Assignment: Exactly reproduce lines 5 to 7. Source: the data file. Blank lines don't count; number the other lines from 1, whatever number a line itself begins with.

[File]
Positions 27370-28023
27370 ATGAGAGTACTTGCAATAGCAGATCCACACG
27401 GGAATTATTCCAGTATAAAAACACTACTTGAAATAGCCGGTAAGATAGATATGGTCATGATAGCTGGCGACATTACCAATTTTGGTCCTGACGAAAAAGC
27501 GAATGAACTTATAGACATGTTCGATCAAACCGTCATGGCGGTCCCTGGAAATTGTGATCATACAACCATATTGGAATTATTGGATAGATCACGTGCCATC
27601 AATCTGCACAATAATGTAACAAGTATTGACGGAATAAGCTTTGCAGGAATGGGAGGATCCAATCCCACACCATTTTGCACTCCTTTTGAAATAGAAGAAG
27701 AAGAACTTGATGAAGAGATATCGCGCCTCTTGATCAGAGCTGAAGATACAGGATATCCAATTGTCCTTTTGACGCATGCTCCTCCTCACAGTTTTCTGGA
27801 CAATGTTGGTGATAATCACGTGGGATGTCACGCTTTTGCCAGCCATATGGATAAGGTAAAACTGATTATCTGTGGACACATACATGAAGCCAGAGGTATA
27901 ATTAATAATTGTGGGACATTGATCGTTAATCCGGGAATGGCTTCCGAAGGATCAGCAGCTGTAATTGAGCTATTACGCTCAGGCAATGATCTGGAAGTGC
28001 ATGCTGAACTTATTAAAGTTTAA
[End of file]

27601 AATCTGCACAATAATGTAACAAGTATTGACGGAATAAGCTTTGCAGGAATGGGAGGATCCAATCCCACACCATTTTGCACTCCTTTTGAAATAGAAGAAG
27701 AAGAACTTGATGAAGAGATATCGCGCCTCTTGATCAGAGCTGAAGATACAGGATATCCAATTGTCCTTTTGACGCATGCTCCTCCTCACAGTTTTCTGGA
27801 CAATGTTGGTGATAATCACGTGGGATGTCACGCTTTTGCCAGCCATATGGATAAGGTAAAACTGATTATCTGTGGACACATACATGAAGCCAGAGGTATA